Gardner also believes in the importance of challenging herself and spending time on her many interests, whether those interests are “good, bad, or indifferent.” From tennis, needlework, knitting, art, gardening, and tending to her numerous collections – including a beautiful library housing books of every kind and variety – Gardner does indeed have a lot of interests. “I know I am a born pack rat,” she admits.

To “keep the synapses connecting,” Gardner works on jigsaw puzzles every day. “Actually, twice a day,” she adds. “And I do 1,000-piece puzzles at a minimum – nothing less than that.” She spends 20 to 30 minutes before lunch and another 20 to 30 minutes before dinner, “which I mostly don’t eat,” she reminds me. “It may be a useless waste of time, for all I know. But I enjoy my puzzles.”

As Gardner sits in her dining room, a mass of jigsaw puzzle pieces spread out before her, waiting to be fitted into place, her favorite dog, Pepper, sits quietly and politely in a chair at her side.  

“He’s the best, isn’t he?” she asks.

James L. Hatcher, Jr. (Jimmy), longtime horseman and foxhunter, has been part of the Middleburg community since 1966. He first rode in the Upperville show in 1949 and continued to show there for many years, riding horses that he had trained.

The first thing he mentions in response to my question about longevity: “Well, exercise is important. I walk every morning – not as much as I used to, but I walk every morning.”

Hatcher explains that in the course of his riding, he has “taken a lot of falls.”  

“I fractured my skull for the first time when I was 14,” he remembers. “I was riding too many other people’s horses, and that’s what happens.”  

He stopped riding for good when he was 80. His mare was 18 and had some stifle problems and Hatcher says, “That seemed like a good time to stop. I was 80, and she was 18 and had some problems. It was a good time to stop.”  

Hatcher says that while he misses riding, he is “well out of it now. And anyway, it wouldn’t be the same as it was.”

“I’m trying to find more time now to be with people,” Hatcher shares. “And, I have to say it – maybe it is as simple as this, but I just ‘keep on keeping on.’”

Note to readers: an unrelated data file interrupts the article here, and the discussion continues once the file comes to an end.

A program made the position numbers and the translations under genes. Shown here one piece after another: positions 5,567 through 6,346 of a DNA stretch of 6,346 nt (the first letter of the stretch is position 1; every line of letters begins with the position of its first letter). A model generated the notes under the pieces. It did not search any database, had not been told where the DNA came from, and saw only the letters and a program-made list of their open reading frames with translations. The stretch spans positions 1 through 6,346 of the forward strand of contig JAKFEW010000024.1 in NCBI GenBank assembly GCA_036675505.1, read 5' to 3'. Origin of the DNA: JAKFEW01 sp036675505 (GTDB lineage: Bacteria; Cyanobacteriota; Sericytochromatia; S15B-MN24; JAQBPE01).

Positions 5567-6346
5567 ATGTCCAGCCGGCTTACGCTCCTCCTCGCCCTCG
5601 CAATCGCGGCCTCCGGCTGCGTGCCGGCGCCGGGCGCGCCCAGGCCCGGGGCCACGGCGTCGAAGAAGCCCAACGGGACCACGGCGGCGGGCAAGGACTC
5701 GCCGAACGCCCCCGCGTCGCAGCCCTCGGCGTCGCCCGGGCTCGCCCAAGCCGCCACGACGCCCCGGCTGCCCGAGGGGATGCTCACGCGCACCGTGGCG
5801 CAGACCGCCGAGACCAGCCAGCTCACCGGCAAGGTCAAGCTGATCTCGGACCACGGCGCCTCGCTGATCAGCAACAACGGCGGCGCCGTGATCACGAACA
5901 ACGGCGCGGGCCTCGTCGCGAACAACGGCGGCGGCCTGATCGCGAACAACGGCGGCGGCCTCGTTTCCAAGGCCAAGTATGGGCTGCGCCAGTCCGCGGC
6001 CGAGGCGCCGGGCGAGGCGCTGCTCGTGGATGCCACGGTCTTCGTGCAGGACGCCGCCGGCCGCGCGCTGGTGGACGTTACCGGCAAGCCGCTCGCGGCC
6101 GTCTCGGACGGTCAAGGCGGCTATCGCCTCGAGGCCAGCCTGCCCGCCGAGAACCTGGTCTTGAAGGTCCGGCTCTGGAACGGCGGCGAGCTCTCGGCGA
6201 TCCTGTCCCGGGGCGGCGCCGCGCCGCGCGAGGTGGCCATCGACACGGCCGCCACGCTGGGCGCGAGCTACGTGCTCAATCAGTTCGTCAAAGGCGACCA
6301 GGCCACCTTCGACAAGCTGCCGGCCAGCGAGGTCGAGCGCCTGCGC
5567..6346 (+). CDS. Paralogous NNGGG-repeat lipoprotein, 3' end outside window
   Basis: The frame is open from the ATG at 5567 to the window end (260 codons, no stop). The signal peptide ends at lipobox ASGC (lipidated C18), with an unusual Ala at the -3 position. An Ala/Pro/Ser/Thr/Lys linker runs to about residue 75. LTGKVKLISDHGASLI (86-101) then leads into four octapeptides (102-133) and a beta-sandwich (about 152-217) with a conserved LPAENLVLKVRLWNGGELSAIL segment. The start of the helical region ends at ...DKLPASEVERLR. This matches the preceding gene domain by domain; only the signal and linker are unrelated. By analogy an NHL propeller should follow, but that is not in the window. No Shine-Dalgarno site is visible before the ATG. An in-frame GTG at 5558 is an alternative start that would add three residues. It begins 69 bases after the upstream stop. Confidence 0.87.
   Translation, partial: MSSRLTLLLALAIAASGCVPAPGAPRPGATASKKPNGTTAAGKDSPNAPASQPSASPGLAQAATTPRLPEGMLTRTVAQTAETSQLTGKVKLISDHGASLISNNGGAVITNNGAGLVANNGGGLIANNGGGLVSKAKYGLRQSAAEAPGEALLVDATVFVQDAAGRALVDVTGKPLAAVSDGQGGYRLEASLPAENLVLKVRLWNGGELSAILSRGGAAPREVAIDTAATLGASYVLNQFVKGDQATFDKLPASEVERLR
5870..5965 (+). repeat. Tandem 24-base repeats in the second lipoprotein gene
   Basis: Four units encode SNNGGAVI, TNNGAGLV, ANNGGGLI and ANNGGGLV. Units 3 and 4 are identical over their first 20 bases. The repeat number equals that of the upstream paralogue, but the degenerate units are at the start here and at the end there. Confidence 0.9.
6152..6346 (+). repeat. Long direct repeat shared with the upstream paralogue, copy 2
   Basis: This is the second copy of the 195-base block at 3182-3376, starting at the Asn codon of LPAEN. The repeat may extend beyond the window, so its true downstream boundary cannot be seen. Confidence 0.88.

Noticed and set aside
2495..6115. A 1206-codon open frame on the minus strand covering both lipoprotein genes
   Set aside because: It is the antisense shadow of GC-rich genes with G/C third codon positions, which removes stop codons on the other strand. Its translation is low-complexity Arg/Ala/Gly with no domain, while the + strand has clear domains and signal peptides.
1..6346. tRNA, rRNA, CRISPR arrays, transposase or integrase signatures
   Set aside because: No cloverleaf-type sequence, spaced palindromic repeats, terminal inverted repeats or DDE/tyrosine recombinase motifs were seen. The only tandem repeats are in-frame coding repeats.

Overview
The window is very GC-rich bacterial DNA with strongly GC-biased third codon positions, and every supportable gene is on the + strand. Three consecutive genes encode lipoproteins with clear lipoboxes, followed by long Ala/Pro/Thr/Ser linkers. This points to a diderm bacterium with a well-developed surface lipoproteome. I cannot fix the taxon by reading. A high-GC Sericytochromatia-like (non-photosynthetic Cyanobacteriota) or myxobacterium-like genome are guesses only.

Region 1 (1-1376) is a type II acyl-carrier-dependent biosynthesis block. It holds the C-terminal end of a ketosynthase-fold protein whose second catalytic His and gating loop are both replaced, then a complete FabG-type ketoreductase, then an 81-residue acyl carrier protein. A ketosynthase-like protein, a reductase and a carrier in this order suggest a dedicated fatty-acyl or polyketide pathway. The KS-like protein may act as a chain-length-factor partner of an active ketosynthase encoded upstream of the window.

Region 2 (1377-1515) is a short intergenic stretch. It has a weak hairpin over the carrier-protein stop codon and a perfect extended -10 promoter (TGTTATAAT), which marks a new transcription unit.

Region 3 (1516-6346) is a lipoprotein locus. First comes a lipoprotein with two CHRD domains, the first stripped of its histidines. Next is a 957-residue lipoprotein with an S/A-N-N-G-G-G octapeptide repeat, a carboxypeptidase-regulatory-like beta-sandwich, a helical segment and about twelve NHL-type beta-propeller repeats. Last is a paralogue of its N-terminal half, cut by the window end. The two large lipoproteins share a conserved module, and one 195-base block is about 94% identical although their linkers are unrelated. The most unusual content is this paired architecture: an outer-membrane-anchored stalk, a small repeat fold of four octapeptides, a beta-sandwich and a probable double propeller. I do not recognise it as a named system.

Something that Hatcher has much more time for now is reading. “I do read a lot. More than I ever had. I am just now reading the newest John Grisham book, and it’s great.” Hatcher says that he counts on the library to pick good books for him. “They do a great job at it,” he remarks. “And I really appreciate it.”

Joanne Swift, long-time proprietor of The Shaggy Ram, has been part of the Middleburg community since 1986.  

“I think the thing that keeps me going – the thing that makes my life what it is – comes down to the experiences I have had through living in so many parts of the world,” she says. “I can always fall back on those experiences and memories and realize how lucky I am.”  

Swift grew up in Wisconsin and then moved on to spend time in Washington, Florida, Colorado, California, and Virginia – and, along the way, she had “four glorious years in Europe, years of utter joy.”  

Swift says she is grateful for having met “some truly fabulous people along the way.” Among those individuals were former president Gerald Ford and former first lady Betty Ford. Swift was able to spend time with them and get to know them when she did the interior decorating of their home in Vail, Colorado.  

Among the notable projects that are so much a part of Swift’s memory are a 16th-century chateau in Europe and the ambassador’s home and consulate in Morocco. Swift remains busy with The Shaggy Ram and her decorating and interior design work. “I love having met so many interesting people over the years,” she says, “and [having] the incredible opportunity to search for antiques abroad. Those experiences never leave you.” ML

This article first appeared in the January 2022 Issue.